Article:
What Internet Polls Are Good For
In 2002, when the Modern Library announced its list of the 100 greatest novels, it invited online readers to submit their picks as well. Two groups rose to the challenge: the Randians and the Scientologists. Where the official top three consisted of Ulysses, The Great Gatsby, and A Portrait of the Artist as a Young Man, the people's house picked Atlas Shrugged, The Fountainhead, and Mitt Romney's fave, Battlefield Earth.
That's the way Internet polls work. When the Modern Library turned its attention to nonfiction, The Virtue of Selfishness finished first and Dianetics was the runner-up; John Lott's More Guns, Less Crime made the top 10. (Some folks seemed to be voting methodically for everything in the Laissez Faire Books catalog.) In 1996, the Libertarian Party's presidential nominee, Harry Browne, did very well in various online surveys before wrapping up the election with a tiny 0.5% of the popular vote. And just this week, as I noted yesterday, one poll pronounced Fred Thompson the winner of the latest Republican debate even though Thompson wasn't actually on the stage.
This is why, despite all the emails I've received urging me to write about Ron Paul's strong performance in the Internet polls, I haven't been covering it. I like Paul, but Internet polls are meaningless as a measurement of anything but the enthusiasm of a candidate's supporters. I don't think, as some do, that Paul's performance is purely a product of cheaters spamming sites with multiple votes. There has been some of that, but the congressman does well even when the multi-voters are ferreted out and their ballots removed from the results. I just don't think it means a lot to win one of these contests.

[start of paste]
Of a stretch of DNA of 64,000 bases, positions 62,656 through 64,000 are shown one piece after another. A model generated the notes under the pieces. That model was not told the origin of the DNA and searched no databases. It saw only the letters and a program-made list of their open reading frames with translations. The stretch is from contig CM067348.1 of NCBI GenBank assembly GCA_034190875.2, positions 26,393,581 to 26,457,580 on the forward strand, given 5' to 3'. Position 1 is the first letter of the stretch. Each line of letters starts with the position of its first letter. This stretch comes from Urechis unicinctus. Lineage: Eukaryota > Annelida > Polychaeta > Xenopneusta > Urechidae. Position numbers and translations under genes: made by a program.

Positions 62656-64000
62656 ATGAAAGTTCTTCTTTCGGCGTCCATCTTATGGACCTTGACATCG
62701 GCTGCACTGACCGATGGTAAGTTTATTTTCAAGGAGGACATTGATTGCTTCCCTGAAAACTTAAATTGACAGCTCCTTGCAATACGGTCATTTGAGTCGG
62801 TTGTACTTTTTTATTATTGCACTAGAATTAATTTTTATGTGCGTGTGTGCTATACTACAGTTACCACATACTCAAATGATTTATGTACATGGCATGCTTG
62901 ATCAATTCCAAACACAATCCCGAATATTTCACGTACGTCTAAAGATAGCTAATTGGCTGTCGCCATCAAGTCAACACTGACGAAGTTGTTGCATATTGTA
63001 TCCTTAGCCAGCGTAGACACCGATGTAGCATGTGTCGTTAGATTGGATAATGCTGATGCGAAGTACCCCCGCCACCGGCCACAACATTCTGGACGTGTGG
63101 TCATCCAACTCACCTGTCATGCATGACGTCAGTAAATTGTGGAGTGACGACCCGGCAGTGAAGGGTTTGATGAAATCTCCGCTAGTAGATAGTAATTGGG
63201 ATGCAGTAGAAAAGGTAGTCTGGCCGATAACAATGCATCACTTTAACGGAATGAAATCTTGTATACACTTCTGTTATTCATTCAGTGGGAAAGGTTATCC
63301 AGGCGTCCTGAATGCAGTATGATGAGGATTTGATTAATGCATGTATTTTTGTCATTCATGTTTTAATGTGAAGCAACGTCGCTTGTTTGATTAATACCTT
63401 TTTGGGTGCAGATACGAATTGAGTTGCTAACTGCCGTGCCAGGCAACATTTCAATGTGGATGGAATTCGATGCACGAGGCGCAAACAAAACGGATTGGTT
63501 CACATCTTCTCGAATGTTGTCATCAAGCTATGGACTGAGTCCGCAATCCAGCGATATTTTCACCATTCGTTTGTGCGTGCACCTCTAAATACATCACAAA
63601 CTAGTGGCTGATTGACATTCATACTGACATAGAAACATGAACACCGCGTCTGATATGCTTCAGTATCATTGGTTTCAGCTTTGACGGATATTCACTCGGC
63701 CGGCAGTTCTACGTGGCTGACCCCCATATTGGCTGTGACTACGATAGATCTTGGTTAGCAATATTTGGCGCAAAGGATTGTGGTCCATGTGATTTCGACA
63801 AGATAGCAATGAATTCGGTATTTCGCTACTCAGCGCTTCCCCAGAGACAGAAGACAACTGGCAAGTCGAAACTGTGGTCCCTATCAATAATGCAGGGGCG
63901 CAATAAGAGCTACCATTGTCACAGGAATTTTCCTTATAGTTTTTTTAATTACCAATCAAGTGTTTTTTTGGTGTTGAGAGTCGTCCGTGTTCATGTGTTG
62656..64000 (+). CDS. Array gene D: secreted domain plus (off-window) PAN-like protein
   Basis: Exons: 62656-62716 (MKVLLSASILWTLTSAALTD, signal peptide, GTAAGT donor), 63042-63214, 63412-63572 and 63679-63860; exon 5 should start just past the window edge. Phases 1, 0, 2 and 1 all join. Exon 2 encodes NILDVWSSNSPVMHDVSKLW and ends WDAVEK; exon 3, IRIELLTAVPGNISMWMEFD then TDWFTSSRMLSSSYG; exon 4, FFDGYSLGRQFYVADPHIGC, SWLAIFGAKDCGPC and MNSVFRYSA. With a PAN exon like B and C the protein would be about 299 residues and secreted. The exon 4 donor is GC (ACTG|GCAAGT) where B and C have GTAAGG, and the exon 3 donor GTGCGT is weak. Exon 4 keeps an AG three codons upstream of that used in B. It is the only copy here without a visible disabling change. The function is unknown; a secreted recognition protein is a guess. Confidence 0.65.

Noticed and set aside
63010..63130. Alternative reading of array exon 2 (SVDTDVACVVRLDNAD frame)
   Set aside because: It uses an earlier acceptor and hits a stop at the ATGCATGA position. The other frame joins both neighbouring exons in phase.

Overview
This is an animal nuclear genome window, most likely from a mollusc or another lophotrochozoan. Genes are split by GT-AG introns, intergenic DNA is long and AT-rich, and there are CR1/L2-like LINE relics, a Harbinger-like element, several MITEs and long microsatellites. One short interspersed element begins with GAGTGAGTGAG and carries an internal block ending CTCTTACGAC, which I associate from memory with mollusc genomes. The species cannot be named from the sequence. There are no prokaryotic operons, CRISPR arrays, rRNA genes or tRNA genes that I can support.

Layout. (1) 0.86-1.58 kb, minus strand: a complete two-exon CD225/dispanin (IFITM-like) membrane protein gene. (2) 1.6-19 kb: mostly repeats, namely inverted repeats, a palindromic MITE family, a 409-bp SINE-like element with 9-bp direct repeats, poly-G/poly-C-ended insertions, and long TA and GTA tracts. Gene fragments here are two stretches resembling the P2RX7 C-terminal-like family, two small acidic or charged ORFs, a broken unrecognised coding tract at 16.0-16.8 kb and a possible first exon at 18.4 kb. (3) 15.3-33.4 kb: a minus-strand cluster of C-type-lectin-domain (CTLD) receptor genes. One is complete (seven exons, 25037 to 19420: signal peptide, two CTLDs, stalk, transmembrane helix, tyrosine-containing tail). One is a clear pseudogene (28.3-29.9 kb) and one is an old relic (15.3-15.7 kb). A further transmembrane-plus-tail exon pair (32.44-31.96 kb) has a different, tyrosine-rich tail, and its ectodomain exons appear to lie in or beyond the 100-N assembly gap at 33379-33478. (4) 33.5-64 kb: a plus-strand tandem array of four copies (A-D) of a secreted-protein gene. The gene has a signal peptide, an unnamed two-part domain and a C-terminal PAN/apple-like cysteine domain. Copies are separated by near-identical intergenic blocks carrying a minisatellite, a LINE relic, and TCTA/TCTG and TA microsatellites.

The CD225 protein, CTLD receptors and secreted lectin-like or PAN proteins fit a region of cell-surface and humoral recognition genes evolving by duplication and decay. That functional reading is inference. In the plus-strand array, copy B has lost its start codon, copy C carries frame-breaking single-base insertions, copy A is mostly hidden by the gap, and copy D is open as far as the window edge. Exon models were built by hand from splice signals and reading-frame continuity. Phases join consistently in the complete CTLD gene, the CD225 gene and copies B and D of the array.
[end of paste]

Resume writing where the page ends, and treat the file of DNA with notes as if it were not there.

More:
But I have to laugh when the creators of these unscientific surveys try to find ways to discount Paul's wins without admitting the polls themselves are near-useless. When it became clear that Paul was doing well in Fox's text-messaging poll after the debate Tuesday night, for example, Fox host Carl Cameron suggested the congressman's supporters were gaming the system. He did not pause to ponder the point of offering a system so easily gamed. Nor did he admit that if the votes for Paul didn't mean much, the same was true of the remainder of the results.
Now the superhawks at Little Green Footballs have taken Paul out of their post-debate poll because—well, I'll let the site itself explain it:
They aren't "cheating," as in voting multiple times, but they have sent out emails and posted the link to our poll at several spots on the web, urging people to go vote for Paul. The end result is the same—the poll results are skewed, and it's not an accurate measure.
Internet polls are not scientific anyway, but when the gaming is this obvious I'm not going to let it slide, or to let our poll be misused by supporters of a man who, in my opinion, is nuts.
Unlike Fox, LGF is frank about the scientific quality of its survey. What it doesn't recognize is that the Paul backers' "misuse" of the poll is arguably the only legitimate use it has. I will say it again: Internet polls are meaningless as a measurement of anything but the enthusiasm of a candidate's supporters. If you're kicking out the enthusiasts, what's the point?
The Modern Library's polls might not tell us anything about what books are worth reading, but they do tell us a lot about which authors have especially devoted followings. These presidential polls won't tell us who's going to win the primaries, but they do give a good sense of who will still be running after the first few primaries have passed. You shouldn't expect Ron Paul to be his party's nominee next year. But you can expect him to be a thorn in the side of the big-government candidates for a long time yet.